An eggy whiff could be the scent of things to come in the operating theatre if the promise of recent research is realised.
An eggy whiff could be the scent of things to come in the operating theatre if the promise of recent research is realised. US researchers have found that hydrogen sulfide (H2S) gas can send mice into a hibernation-like state. Driving tissues or even the body into suspended animation could improve the outcome of many surgical interventions, they suggest.
The response of mice to small concentrations of H2S is striking. Metabolism slows down immediately, and after six hours’ exposure to the gas, CO2 output and oxygen consumption have crashed to just 10 per cent of normal levels, report Mark Roth and colleagues at the University of Washington in Seattle. Breathing rate also drops from around 120 breaths per minute to less than 10 and core-body temperature falls to just a couple of degrees above ambient, they note. Crucially, the mice seemed to return to normal after the experiment.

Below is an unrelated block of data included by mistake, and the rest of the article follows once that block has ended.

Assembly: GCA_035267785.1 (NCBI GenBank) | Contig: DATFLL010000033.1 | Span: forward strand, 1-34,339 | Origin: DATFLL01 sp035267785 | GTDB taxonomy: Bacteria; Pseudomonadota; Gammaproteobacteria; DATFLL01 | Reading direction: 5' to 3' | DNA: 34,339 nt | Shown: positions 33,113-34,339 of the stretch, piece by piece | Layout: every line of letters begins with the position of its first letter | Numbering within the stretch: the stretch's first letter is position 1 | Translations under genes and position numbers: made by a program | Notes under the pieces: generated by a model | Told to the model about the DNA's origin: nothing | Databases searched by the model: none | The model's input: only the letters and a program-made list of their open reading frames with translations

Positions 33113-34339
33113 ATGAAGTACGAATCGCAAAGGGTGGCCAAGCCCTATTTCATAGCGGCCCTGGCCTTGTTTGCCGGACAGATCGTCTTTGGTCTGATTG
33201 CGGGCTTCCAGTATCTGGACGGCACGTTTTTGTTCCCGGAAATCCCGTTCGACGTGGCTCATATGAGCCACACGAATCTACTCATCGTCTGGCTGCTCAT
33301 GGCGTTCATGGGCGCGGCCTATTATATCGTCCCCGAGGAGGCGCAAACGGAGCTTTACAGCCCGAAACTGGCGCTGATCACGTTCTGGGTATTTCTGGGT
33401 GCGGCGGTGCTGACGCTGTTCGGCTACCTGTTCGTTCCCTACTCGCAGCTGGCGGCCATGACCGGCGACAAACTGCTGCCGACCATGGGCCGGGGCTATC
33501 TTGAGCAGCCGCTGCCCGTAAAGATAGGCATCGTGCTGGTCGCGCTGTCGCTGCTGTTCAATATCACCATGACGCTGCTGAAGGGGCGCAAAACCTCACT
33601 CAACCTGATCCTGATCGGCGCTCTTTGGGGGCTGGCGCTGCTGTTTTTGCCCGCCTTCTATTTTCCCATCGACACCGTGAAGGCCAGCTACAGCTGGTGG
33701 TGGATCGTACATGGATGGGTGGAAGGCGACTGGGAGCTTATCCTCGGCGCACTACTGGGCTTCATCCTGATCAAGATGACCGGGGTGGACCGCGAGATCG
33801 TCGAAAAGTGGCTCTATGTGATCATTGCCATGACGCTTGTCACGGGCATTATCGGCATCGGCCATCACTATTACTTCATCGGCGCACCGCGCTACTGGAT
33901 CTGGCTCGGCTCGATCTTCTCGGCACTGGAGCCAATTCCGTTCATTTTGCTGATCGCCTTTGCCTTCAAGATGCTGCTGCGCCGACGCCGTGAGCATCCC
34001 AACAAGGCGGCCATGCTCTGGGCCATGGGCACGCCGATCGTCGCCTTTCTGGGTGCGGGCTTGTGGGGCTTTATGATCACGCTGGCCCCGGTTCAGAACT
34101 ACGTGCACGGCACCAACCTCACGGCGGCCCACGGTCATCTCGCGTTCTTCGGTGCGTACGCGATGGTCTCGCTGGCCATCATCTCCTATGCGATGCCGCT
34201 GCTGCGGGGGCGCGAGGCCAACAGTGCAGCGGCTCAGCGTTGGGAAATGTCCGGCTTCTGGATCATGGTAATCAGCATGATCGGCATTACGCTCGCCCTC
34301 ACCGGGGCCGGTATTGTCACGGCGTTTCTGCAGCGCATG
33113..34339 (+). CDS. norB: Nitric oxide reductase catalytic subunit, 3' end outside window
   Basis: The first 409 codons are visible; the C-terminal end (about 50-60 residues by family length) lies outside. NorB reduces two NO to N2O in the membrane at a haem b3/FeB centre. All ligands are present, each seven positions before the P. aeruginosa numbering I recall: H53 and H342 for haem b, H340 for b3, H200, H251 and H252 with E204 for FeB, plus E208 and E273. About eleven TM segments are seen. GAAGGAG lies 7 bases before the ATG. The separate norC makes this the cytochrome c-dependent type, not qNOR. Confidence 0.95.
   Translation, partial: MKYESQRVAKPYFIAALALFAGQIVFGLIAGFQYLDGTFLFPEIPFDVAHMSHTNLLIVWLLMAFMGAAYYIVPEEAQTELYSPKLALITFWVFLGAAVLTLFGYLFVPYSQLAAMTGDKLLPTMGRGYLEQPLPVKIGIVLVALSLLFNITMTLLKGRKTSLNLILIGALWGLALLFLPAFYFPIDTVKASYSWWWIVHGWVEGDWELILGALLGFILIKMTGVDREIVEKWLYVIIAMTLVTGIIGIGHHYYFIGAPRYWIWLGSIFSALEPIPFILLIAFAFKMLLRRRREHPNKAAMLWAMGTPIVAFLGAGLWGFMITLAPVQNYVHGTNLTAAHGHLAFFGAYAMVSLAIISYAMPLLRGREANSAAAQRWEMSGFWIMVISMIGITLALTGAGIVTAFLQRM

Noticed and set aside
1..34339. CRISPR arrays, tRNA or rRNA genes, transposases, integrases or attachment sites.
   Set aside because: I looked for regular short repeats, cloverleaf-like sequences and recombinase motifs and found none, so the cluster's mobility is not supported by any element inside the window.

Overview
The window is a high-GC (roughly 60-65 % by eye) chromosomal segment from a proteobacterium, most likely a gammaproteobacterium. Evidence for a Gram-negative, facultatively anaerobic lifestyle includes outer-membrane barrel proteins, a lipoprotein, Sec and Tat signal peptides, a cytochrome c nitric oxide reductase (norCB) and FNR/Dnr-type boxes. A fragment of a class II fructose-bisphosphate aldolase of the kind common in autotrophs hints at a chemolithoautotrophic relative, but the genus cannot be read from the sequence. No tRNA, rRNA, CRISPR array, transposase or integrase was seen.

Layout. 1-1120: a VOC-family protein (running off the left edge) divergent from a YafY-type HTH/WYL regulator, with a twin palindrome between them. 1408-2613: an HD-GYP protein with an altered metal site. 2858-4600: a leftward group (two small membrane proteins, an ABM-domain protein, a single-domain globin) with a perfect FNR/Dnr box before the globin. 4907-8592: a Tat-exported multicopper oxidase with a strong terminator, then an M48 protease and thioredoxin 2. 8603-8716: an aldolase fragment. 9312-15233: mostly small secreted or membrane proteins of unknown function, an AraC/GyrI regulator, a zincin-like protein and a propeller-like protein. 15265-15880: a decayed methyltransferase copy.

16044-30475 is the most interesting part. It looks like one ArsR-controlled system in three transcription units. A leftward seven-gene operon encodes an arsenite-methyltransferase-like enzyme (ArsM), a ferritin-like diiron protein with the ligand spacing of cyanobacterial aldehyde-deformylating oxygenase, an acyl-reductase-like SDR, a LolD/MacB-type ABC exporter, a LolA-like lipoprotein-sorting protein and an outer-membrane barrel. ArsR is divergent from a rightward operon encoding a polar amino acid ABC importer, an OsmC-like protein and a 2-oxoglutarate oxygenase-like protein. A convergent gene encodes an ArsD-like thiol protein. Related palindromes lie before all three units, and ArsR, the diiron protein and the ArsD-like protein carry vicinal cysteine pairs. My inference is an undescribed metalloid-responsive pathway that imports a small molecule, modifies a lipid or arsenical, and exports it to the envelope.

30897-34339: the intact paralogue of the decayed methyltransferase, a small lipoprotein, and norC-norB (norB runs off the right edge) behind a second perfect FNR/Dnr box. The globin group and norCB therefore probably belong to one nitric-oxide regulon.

H2S is a specific, potent and reversible inhibitor of cytochrome c oxidase, the last enzyme complex in the energy-generating mitrochondrial electron transport chain. Consequently, Roth reasoned that inhibition of this complex might reduce metabolic rate in mammals.
This is certainly a logical hypothesis, says Hannah Carey, professor of veterinary medicine at the University of Wisconsin. Although there is no evidence that inhibition of cytochrome c oxidase is a mechanism that natural hibernators use to slow their metabolism, this possibility now needs to be explored, she says.
This discovery could be of great medical benefit, say Roth’s team. ’Lowering metabolic demand in this way could be used to reduce physiological damage resulting from trauma,’ they report. However, surgeons will be pleased to note that the characteristic odour of the hospital is not about to be replaced by one of rotten eggs. ’Most operating rooms do a good job of scavenging volatile anaesthetics and could do the same with H2S,’ says Roth.
E Blackstone, M Morrison, and M B Roth, 308